January 10, 2013

Simple Pasta Pleasures- Aglio, Olio e Peperoncino

I can get a fix on certain foods. When I waitressed in Fiesole, the first year I was living here, I fell in love with the pasta which we would often have for lunch.

We worked hard. The Italian restaurant system is different. You are paid wages and benefits by the owners, which is very, very expensive for them. Part of the deal was that I also ate there.

The restaurants are understaffed compared to their American counterparts. I WAS the staff! Schlepping cases of glass bottles of water from the downstairs cantina daily and filling the fridge. Washing the floors and putting the chairs up and down off the tables to do so. Then setting the tables to prepare for lunch service. Work was 9-4 and 6-11 six days a week. Hmmm EXHAUSTING!

When the restaurant was ready for lunch, one table was left unset. We sat down for a simple staff meal. Sometimes it was just a plate of pasta. My favorite was spaghetti with garlic, olive oil and chili peppers, one of the classics of Italian cuisine.



At the restaurant they would use the tiny birds-eye chili's and not chili pepper flakes.

The tiny chili's pack a punch with the heat, but also provide a wonderful flavor component as well.

Recently after my trip to Gragnano, home to some of Italy's BEST pasta, I discovered the secrets to using the Colatura sauce made from anchovies.

This is the more common recipe that Italians make, when the colatura is not available. I think most Italian- Americans I know do this version.



Aglio, Olio, Peperoncino with Anchovies

While the pasta is cooking prepare the sauce:
Slice one or two cloves of garlic and place in saucepan with cold extra virgin olive oil.
Cook over medium heat, letting the garlic just get golden. 
Add 2 or 3 cleaned anchovy filets and mash with the back of a spoon, so they dissolve in the sauce.
Add chili to taste.

Drain the pasta into the sauce, and finish cooking. 

Add chopped parsley.

Add breadcrumbs and toss with the pasta.
If the sauce is dry, you can add some of the pasta cooking water.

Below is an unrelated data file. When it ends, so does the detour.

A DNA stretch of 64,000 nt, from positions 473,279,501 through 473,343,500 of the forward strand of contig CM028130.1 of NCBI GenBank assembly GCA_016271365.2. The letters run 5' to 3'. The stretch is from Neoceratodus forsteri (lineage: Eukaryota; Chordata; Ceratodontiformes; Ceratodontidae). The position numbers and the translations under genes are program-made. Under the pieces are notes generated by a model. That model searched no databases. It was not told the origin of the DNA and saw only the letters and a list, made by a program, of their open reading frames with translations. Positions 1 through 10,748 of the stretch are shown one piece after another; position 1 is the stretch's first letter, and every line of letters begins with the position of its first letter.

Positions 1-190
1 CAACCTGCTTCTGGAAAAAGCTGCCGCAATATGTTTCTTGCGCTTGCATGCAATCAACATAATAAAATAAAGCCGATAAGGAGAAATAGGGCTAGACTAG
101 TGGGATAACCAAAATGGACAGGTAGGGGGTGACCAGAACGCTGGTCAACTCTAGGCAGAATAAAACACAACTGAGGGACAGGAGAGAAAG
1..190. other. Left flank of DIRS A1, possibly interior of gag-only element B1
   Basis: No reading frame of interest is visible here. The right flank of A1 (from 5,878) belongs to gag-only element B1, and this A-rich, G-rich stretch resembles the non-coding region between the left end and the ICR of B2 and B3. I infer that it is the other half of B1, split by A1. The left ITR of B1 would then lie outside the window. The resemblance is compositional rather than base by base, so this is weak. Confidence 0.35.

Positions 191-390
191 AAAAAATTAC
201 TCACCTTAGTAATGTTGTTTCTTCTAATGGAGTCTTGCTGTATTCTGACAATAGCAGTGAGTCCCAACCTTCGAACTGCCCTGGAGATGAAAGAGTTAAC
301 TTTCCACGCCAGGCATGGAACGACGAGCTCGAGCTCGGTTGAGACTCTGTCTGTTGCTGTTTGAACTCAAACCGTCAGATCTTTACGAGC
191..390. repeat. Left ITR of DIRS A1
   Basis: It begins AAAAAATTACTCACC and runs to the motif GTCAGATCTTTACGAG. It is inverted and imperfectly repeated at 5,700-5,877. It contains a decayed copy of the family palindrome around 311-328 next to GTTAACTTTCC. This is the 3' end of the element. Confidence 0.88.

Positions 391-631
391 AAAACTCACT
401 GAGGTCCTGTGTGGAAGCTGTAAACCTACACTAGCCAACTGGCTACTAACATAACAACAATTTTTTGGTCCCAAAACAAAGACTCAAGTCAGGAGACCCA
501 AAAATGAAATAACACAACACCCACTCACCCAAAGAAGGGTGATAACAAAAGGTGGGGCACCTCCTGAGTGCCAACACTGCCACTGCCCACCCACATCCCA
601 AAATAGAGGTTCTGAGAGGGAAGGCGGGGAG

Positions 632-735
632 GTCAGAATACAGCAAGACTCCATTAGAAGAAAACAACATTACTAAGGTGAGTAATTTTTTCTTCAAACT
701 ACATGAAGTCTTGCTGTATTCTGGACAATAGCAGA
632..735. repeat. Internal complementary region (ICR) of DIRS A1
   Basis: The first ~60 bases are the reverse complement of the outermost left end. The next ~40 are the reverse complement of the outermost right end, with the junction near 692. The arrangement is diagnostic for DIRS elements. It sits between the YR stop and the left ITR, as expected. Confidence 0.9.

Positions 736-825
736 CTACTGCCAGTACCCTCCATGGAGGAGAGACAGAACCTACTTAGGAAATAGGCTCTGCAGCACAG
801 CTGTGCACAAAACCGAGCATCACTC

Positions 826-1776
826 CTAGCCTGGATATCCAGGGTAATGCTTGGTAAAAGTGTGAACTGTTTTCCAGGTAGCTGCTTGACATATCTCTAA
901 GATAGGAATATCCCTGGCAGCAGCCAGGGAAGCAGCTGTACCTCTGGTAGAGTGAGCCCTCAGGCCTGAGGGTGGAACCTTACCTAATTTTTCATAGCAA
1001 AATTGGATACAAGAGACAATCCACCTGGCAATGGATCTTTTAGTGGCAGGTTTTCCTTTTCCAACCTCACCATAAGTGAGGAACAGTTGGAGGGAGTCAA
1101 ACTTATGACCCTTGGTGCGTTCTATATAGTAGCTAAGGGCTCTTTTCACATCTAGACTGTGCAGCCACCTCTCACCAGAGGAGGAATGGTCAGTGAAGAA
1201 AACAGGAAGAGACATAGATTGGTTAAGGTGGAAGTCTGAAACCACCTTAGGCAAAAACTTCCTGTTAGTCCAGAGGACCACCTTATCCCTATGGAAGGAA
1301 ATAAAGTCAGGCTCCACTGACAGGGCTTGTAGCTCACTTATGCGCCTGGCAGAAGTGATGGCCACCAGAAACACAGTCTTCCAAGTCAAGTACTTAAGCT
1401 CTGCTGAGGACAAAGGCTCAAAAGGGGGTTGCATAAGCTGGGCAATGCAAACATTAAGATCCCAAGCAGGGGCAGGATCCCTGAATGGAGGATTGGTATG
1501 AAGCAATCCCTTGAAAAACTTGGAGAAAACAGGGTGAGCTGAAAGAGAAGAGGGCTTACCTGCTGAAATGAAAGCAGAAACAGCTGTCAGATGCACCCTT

NEVER THROW AWAY THE PASTA WATER!  It is the secret ingredient in the kitchen.

Serve with a drizzle of fresh extra virgin olive oil on top.


I always would ask for extra chili. They thought I was crazy, but I still love a good spicy pasta.

If you don't like anchovy, no problem, the garlic, olive oil, chili sauce is wonderful on it's own.
It is really one of the holy trinities in the kitchen, used as a base for many dishes.

Simply adding tomato sauce and it is called arrabbiata or carrettiera sauce. Usually served with penne pasta or spaghetti.


8 comments:

  1. Wow, that looks fantastic, Judy. It's almost dinner time here in Reno, Nevada and I'm going to make exactly that. Many thanks!

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  2. yummy photos and yummy recipe. One of THE best. How much colatura did you use instead of the anchovies?
    p.s. You certainly earned that dish of pasta!

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  3. @laura - i made the aglio olio peperoncino with anchovies for this- but there recipe for the colatura in on the link!

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  4. One of my favorites too, and so easy to make variations. I've been using colatura more and more, and not just for pasta. I often add it to soups, at the very end, to give it that umami woomf!

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  5. i love it on veggies!!!

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  6. This pasta is a stand-by for week day dinners at our house. Love it. I've been meaning to try colatura for quite some time now. So hard to find here, except online…

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  7. Anonymous10:28 PM

    How much olive oil?

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  8. italians are very free and easy about olive oil- I always think-- just use how much butter you would use--- 1-2 tbs per person

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